The Falcon Hypersonic Technology Vehicle 2.

The Falcon Hypersonic Technology Vehicle 2. Photo: DARPA

An experimental aircraft that could fly from Sydney to London in less than an hour at blistering speeds of 20,921km/h is due to be tested this week.

The unmanned, arrowhead-shaped aircraft, dubbed Falcon Hypersonic Technology Vehicle 2, will test new technology that would provide the US Pentagon a lightning-fast vehicle capable of delivering a military strike anywhere in the world in under an hour.

At its top speed it could travel the 17,000 kilometres between London and Sydney in about 49 minutes.

The Falcon Hypersonic Technology Vehicle 2 attached to a rocket.

The Falcon Hypersonic Technology Vehicle 2 attached to a rocket. Photo: DARPA

The Falcon is part of Lockheed Martin's "prompt global strike" concept. It is being funded by US Defence Advanced Research Projects Agency, or DARPA.

It is due to be launched aboard a Minotaur IV rocket at Vandenberg Air Force Base, north-west of Santa Barbara on Thursday, US time.

After launch, the Falcon will separate from the rocket, screech back towards earth, level out and glide above the Pacific at 20 times the speed of sound, or Mach 20.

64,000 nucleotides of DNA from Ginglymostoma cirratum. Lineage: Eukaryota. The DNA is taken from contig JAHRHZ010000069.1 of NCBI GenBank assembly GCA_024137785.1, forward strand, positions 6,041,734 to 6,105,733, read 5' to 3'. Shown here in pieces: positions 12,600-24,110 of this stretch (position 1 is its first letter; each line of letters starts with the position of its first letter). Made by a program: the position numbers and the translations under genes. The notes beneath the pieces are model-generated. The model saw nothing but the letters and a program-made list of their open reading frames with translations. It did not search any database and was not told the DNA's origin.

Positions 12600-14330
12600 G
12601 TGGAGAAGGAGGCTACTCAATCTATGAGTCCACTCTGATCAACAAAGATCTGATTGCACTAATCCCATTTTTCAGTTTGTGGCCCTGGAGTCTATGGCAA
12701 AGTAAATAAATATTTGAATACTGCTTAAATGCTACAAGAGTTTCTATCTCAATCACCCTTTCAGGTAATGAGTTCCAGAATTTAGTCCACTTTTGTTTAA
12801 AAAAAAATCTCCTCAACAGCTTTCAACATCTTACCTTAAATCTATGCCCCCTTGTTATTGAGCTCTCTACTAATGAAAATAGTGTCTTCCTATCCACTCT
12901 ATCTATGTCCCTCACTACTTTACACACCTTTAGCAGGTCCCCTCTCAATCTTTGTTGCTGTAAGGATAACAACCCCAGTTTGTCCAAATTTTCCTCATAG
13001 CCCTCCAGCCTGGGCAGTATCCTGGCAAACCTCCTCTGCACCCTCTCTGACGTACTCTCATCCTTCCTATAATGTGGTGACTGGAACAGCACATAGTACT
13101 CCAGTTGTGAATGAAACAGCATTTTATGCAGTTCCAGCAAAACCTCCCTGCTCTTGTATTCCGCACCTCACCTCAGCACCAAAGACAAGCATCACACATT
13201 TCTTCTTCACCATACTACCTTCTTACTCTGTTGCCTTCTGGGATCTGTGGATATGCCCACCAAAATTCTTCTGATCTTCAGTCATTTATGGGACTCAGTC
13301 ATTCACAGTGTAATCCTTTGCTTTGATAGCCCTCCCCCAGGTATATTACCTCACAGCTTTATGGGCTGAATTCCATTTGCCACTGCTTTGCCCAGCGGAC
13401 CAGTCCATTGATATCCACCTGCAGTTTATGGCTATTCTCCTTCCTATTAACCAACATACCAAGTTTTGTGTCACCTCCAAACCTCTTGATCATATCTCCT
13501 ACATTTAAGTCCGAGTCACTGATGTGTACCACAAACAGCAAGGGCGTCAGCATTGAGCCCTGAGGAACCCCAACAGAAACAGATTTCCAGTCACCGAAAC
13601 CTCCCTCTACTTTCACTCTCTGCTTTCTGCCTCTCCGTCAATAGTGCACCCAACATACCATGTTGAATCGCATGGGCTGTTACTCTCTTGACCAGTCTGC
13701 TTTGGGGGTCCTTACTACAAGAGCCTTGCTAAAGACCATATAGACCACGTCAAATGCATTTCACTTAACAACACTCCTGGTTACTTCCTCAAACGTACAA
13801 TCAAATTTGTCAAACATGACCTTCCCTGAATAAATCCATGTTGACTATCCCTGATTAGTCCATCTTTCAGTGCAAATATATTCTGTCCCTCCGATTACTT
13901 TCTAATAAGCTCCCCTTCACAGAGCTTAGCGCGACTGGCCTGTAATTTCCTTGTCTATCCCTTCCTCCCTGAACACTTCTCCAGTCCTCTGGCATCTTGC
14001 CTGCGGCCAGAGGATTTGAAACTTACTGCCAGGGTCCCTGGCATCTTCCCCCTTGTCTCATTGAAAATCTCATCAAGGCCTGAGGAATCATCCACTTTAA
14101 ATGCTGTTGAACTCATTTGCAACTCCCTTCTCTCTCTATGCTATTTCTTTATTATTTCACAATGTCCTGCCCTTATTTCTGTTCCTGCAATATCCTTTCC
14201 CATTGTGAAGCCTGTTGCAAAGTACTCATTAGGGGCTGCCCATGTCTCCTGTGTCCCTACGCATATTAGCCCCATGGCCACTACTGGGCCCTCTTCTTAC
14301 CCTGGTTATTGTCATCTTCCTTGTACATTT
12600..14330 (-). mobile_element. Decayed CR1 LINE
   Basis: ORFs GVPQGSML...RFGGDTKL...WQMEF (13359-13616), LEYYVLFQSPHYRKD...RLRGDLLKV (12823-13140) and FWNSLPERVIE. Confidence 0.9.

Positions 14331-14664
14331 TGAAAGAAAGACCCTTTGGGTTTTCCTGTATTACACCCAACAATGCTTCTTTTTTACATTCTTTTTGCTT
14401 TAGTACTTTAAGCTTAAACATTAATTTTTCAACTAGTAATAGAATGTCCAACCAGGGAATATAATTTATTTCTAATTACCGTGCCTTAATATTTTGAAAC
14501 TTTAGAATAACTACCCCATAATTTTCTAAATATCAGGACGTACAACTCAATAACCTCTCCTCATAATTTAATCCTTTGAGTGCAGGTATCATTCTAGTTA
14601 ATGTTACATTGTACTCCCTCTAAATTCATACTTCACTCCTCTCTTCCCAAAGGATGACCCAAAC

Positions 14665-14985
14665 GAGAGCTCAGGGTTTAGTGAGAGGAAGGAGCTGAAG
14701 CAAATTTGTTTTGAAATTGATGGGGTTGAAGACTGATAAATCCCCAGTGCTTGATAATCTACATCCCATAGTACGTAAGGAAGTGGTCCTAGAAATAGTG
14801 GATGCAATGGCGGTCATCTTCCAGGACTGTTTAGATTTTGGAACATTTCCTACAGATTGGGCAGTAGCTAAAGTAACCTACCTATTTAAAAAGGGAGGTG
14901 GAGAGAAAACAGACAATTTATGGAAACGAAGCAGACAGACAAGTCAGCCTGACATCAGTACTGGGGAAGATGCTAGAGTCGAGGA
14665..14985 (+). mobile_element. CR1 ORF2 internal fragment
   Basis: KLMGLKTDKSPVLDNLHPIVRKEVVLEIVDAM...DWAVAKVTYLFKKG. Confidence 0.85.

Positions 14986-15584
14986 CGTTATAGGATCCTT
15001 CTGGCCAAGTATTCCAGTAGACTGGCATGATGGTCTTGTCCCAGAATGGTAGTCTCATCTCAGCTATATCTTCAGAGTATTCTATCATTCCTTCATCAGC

The aircraft is expected to splash down and sink near Kwajalein Atoll, about 6400 kilometres from Vandenberg, about half an hour after launch.

The launch had been scheduled for 7am on Wednesday. But when that time rolled around, the Air Force held the countdown.

Thirty minutes later, Vandenberg officials announced on the base's Facebook page: "Today's launch of the 30W Minotaur IV rocket has been scrubbed due to poor weather downrange. The launch has been rescheduled for tomorrow, August 11, between the launch window of 7am to 1pm."

Jeremy Eggers, a spokesman at Vandenberg, later said in an email that "clouds, showers, and areas of lightning downrange have delayed our launch today. Weather conditions downrange look more favourable for a launch tomorrow."

It will be the second flight of the Falcon. The first flight, which took place in April last year, ended prematurely after only nine minutes.

DARPA said the first flight was "used to improve aerodynamic models and to optimise the vehicle design and trajectory for flight two".

The Falcon's second flight is set to be its last unless the government provides more funding. And, unlike many rocket launches these days, it is not set to be webcast.

Sustaining hypersonic flight, or speeds beyond Mach 5, has been extremely difficult for aeronautical engineers to perfect over the years.

In June, the US Air Force had to end a test flight of its experimental X-51 WaveRider plane prematurely when a lapse in airflow to the jet engine caused a shutdown.

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